Author(s): Ma J, Sigler PB, Xu Z, Karplus M
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Abstract GroEL-assisted protein folding is regulated by a cycle of large coordinated domain movements in the 14-subunit double-ring assembly. The transition path between the closed (unliganded) and the open (liganded) states, calculated with a targeted molecular dynamics simulation, shows the highly complex subunit displacements required for the allosteric transition. The early downward motion of the small intermediate domain induced by nucleotide binding emerges as the trigger for the larger movements of the apical and equatorial domains. The combined twisting and upward displacement of the apical domain determined for a single subunit is accommodated easily in the heptamer ring only if its opening is concerted. This is a major source of cooperative ligand binding within a ring. It suggests also that GroEL has evolved so that the motion required for heptamer cooperativity is encoded in the individual subunits. A calculated model for a di-cis 14-subunit assembly is found to be destabilized by strong steric repulsion between the equatorial domains of the two rings, the source of negative cooperativity. The simulation results, which indicate that transient interactions along the transition path are essential for GroEL function, provide a detailed structural description of the motions that are involved in the GroEL allosteric cycle. Copyright 2000 Academic Press.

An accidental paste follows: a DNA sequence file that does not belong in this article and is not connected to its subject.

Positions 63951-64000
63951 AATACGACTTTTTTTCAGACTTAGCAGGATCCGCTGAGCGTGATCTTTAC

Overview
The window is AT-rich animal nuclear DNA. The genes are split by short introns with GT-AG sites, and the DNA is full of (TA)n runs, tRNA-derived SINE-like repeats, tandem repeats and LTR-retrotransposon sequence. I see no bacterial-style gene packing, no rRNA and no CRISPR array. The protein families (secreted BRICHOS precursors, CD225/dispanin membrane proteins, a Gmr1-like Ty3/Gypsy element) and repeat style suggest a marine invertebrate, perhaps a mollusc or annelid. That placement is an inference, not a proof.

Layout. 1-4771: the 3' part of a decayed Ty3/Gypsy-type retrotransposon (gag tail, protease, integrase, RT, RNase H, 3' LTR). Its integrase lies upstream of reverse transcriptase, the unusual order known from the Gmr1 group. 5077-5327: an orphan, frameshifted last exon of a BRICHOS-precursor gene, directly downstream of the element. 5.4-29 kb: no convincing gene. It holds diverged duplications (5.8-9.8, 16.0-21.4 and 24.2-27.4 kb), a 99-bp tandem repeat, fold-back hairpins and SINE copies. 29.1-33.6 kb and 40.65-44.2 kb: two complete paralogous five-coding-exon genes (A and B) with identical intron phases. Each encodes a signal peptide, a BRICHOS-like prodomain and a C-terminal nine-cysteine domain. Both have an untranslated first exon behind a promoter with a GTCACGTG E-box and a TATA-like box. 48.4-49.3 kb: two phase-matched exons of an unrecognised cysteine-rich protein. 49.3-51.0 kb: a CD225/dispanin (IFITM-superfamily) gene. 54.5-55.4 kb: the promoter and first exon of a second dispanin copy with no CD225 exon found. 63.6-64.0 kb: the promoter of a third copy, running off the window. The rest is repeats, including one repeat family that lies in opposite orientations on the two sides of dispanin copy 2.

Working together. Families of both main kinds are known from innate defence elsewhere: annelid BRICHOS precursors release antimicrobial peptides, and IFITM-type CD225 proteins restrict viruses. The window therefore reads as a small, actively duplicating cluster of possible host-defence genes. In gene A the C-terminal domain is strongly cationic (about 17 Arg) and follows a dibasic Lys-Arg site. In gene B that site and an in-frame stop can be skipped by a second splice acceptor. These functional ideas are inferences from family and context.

This article was published in J Mol Biol
and referenced in Journal of Physical Chemistry & Biophysics